Not exactly U2 money, but...
     
  9. boynamedsuse

    boynamedsuse Supporting Member

    Oct 13, 2010
    My two cents is that your age is not a factor, but rather the state of the industry. Most of the bands that really made it big did so from the mid 60s through the mid 70s. Over the following decade (through the mid 80's) other groups made it, but fewer groups and with fewer fans. The pickings have gotten slimmer as time goes on. "Rock Star" doesn't mean the same today as it did in the 60's and 70's.
     
  10. Definitely depends on the type of music and audience.. Pop for Tweens, better be real young.. But, if you're doing any sort of roots music and/or jam-band jazz and such.. Age ain't nothing but a thang..
     
  11. Tampabass

    Tampabass Going Viral By 2080 Supporting Member

    Feb 16, 2006
    Tampa
    I know you are, but what am I?
    For massive world-beating pop success, yes, age and looks do matter. Or at least, both have mattered, in probably 99% of the cases of those who have achieved massive world-beating pop success.
     
  12. lfmn16

    lfmn16 Supporting Member

    Sep 21, 2011
    charles town, wv
    I've seen KISS and they are ugly post-internet too!

    Back to your original question, I don't think there is a cutoff, but you have a better chance when you are younger just because you typically have fewer responsibilities and can pursue opportunities that someone with a family, mortgage and other commitments would have to pass on. The longer you can remain unencumbered, the more opportunities you can try to take advantage of.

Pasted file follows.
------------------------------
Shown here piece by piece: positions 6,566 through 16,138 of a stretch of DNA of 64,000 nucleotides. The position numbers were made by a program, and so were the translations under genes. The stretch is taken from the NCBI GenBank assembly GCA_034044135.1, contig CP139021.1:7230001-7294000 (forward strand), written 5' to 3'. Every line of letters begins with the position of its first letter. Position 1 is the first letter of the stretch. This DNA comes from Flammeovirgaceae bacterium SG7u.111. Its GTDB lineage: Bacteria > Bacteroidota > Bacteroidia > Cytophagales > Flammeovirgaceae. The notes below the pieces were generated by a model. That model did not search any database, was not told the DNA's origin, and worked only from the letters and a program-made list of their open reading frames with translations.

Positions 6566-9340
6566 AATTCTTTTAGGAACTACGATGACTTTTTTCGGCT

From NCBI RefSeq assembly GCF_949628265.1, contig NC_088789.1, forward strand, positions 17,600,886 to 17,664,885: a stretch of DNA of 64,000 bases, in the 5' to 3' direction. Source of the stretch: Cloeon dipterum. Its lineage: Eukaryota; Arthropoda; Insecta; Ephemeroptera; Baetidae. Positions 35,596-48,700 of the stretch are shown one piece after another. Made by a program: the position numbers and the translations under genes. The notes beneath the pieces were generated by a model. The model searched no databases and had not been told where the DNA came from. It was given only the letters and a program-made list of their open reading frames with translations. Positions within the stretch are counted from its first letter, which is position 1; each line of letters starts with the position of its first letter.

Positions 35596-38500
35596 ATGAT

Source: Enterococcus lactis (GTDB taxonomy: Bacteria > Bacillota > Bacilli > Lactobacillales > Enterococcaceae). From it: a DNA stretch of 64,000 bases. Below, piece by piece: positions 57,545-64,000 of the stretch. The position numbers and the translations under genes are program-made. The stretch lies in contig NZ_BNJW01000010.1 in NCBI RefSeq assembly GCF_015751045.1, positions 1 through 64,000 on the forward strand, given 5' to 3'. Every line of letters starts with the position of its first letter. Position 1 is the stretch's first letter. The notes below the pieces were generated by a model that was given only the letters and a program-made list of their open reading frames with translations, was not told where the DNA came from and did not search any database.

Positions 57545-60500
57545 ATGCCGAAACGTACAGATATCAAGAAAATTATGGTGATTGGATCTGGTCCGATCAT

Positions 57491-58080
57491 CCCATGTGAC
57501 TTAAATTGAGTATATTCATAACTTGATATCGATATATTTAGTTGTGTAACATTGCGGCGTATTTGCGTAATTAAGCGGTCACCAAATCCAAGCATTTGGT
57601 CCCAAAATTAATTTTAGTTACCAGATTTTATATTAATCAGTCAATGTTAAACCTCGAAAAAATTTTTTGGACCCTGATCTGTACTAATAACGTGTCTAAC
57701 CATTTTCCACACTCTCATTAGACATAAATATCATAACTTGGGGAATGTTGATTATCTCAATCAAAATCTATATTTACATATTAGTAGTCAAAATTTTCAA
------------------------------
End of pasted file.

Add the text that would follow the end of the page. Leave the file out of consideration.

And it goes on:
13. mikegug

    mikegug

    Oct 31, 2011
    Ugh.

    Ah! That's got to be one of the big factors! You're available to work your butt off. Good insight.

    What about 1930's and 1940's? Were they all older, or do the black and white films make them look older? How old were the big band leaders upon "breaking" into the field?

    Shoot..., were there labels out there to "introduce them"?

    Were they "breaking into a field" or were they cultivating something that hadn't existed?
     
  14. mambo4

    mambo4

    Jun 9, 2006
    Dallas
    A very crucial point. The industry has drastically changed, but the general perception of what constitutes "success" in music has not. The way I see it, what was once a single giant mountain topped by Elvis and the Beatles is now a broad range of various smaller peaks, each its own niche. Mt Bieber tries to be as tall as Mt ElvisBeatles, but it will never equal that -things are just different now.
     
  15. bluewine

    bluewine Banned

    Sep 4, 2008